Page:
Not that long ago, getting published was the big hurdle for a writer to overcome. You could produce all you wanted, but unless you knew how to get somebody to read your random submission, or you were rich enough to self-publish, your writing lived in a drawer, waiting for you to give it to a friend who doesn’t want to read it.
It’s hard to believe how fast technology has opened publishing up to people. Now, anyone with an opinion has a platform, and while it’s as tough as ever to make a living writing, the platform, in many cases, is totally free. So that changes the hurdle from publication to recognition. If everybody has a voice, how do you get heard?
This isn’t just a question of red-hot opinions on social media. The explosion of e-book publishing has enabled writers of all kinds and all backgrounds, and without a character restriction. Whether it’s through a blog, an e-book, or whatever, the gatekeeper has started to disappear, and to a writer who likes getting published, that prospect is thrilling.
But a new gatekeeper has replaced the old. The driving force of the explosion has been the Amazon Kindle. Since it was first issued in 2007, Kindle titles have taken an increasingly large share of the industry, and now make up nearly 20% of all book sales, not just e-books.
That’s astonishingly fast, and the publishing industry has been dragged kicking and screaming behind. It’s easy to see how it could be a painful transition for them. There’s no physical copy to print and they’re out of the distribution game, so publishers naturally make less per book sold than they had in the past. Amazon made deals advantageous to themselves, of course, but sales have continued to increase. The downside is that issues have arisen as a result of Amazon trying to strong-arm publishers who don’t want to play ball.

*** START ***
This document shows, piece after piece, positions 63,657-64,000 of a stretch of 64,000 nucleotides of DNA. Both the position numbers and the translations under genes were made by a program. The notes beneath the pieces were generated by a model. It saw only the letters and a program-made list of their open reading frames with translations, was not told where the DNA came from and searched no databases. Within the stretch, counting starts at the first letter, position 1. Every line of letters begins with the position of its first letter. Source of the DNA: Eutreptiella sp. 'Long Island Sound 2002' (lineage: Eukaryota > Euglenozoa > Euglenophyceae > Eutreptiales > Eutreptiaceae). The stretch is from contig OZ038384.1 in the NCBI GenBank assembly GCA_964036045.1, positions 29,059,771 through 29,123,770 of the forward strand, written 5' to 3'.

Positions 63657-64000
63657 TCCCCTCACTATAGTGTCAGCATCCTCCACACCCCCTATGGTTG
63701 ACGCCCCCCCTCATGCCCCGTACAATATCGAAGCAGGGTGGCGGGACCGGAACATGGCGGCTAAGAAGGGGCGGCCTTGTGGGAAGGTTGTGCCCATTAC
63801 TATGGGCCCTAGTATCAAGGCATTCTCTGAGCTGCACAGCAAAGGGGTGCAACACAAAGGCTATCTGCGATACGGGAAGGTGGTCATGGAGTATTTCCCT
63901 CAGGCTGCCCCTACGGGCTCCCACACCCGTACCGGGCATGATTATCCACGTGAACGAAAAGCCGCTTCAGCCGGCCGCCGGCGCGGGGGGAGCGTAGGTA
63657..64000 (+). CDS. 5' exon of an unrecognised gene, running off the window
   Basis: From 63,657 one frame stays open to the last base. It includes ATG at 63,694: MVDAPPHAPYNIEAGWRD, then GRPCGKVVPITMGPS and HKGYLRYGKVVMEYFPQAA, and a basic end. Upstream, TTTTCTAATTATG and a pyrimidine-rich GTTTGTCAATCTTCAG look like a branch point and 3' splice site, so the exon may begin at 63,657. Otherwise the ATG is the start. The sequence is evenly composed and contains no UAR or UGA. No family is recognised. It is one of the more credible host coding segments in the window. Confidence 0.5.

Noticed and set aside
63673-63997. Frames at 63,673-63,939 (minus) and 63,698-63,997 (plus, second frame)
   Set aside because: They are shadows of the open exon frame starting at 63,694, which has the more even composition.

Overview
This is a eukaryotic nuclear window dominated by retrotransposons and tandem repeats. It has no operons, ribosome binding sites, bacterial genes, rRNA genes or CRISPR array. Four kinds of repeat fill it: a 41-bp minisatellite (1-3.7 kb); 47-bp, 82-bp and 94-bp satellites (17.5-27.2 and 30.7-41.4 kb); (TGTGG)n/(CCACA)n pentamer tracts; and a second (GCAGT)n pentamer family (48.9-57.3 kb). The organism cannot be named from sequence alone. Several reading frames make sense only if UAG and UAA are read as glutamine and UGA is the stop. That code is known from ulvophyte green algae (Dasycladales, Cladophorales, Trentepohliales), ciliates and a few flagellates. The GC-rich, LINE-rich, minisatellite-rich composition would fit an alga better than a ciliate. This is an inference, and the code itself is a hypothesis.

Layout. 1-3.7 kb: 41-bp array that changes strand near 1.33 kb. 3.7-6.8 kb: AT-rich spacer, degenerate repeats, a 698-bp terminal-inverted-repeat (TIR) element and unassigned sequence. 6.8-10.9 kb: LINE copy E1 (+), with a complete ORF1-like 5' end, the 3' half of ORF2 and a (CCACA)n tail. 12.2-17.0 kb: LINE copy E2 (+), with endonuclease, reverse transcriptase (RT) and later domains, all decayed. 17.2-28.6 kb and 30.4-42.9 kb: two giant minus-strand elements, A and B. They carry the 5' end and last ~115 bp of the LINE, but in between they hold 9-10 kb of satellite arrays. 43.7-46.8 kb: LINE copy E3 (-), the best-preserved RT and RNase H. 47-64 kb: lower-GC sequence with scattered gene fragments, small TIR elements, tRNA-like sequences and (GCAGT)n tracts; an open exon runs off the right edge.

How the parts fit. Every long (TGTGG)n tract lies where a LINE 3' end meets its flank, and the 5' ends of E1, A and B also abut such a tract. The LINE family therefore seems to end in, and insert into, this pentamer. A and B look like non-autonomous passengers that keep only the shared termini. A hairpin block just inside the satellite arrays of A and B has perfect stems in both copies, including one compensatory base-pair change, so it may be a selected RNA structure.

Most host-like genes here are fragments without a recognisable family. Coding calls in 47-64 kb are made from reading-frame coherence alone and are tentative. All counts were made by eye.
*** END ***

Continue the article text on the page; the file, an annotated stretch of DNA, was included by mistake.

By the same token, writers make less in royalties than they once did, as well. That’s the sad part, I guess, but the positive side is that more people are writing and more ideas are floating around, which is a beautiful thing and vital to the advancement of culture. It also presents a brand new problem for the industry: information overload.
As long as there was traditional publishing, there was a structure in place to determine what writing was deemed “worthy” of printing. It kept dangerous or controversial views out of the public, sure, but it also filtered out the garbage. Academic publishing still has its review system in place to make sure a work is suitable to print, but the non-academic side now has little to no filter.
Let’s face it; for all the good that open access to publication can do for society, it also means that one may have to wade through a lot of it to find high-quality, relevant material. So the question becomes how to access it so that every time you want to find something, you don’t have to filter through a large amount of irrelevant and useless material. It’s for this reason that data management has become so vital. Its use has resulted in revolutionary new ways to look at publishing.
The basic fact of having an individual platform is big enough. But there are larger, more groundbreaking efforts to take advantage of the opportunities the technology has afforded us. Norway, for instance, is in the process of digitizing all of its books, all of them, to make them available online to anyone with a Norwegian IP address; the Digital Public Library of America is a growing resource connecting libraries across the country; and the Public Library of Science has turned the paradigm of academic publishing on its ear.
The concept of the digital library isn’t new. Project Gutenberg has been around since 1971. Little did we know back then what kind of value that might have. It’s only becoming clear now that analytic software has become so advanced. For Amazon, books were a means to mine customer data for other products. Now, that kind of data mining is commonplace. It doesn’t have to be about sales, though. In these library projects, that same level of data mining can be used for all sorts of purposes, from recommending new reading materials to a better understanding of a student’s learning habits.
The potential in these projects is limitless, and it takes innovative thinkers to look for patterns and derive ways to utilize them. But the most important thing to me is that what I write, what anybody writes, can be published and accessed for all to see in one form or another if somebody is interested. After all, if I want to read about new methods in cancer treatment or some crazy person ranting about aliens, I should have that right, and so should everyone.